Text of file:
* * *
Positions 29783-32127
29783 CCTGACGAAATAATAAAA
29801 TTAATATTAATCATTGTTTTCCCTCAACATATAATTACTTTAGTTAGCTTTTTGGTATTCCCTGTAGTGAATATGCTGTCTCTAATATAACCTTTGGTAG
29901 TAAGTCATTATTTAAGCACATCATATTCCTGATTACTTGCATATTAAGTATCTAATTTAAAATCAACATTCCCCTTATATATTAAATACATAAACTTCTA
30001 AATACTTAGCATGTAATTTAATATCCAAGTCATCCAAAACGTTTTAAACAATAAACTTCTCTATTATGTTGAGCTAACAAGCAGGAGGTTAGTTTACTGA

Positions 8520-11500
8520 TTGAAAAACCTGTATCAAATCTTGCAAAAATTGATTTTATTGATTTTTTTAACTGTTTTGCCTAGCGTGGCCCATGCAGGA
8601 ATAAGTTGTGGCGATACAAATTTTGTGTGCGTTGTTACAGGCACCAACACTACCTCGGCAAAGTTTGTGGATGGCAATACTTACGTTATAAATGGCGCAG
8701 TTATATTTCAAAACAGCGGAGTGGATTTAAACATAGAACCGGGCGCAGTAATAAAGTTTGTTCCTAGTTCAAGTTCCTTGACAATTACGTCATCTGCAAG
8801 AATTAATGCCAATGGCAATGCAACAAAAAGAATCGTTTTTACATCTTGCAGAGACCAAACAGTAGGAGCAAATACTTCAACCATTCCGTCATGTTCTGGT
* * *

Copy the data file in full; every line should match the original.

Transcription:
Positions 29783-32127
29783 CCTGACGAAATAATAAAA
29801 TTAATATTAATCATTGTTTTCCCTCAACATATAATTACTTTAGTTAGCTTTTTGGTATTCCCTGTAGTGAATATGCTGTCTCTAATATAACCTTTGGTAG
29901 TAAGTCATTATTTAAGCACATCATATTCCTGATTACTTGCATATTAAGTATCTAATTTAAAATCAACATTCCCCTTATATATTAAATACATAAACTTCTA
30001 AATACTTAGCATGTAATTTAATATCCAAGTCATCCAAAACGTTTTAAACAATAAACTTCTCTATTATGTTGAGCTAACAAGCAGGAGGTTAGTTTACTGA

Positions 8520-11500
8520 TTGAAAAACCTGTATCAAATCTTGCAAAAATTGATTTTATTGATTTTTTTAACTGTTTTGCCTAGCGTGGCCCATGCAGGA
8601 ATAAGTTGTGGCGATACAAATTTTGTGTGCGTTGTTACAGGCACCAACACTACCTCGGCAAAGTTTGTGGATGGCAATACTTACGTTATAAATGGCGCAG
8701 TTATATTTCAAAACAGCGGAGTGGATTTAAACATAGAACCGGGCGCAGTAATAAAGTTTGTTCCTAGTTCAAGTTCCTTGACAATTACGTCATCTGCAAG
8801 AATTAATGCCAATGGCAATGCAACAAAAAGAATCGTTTTTACATCTTGCAGAGACCAAACAGTAGGAGCAAATACTTCAACCATTCCGTCATGTTCTGGT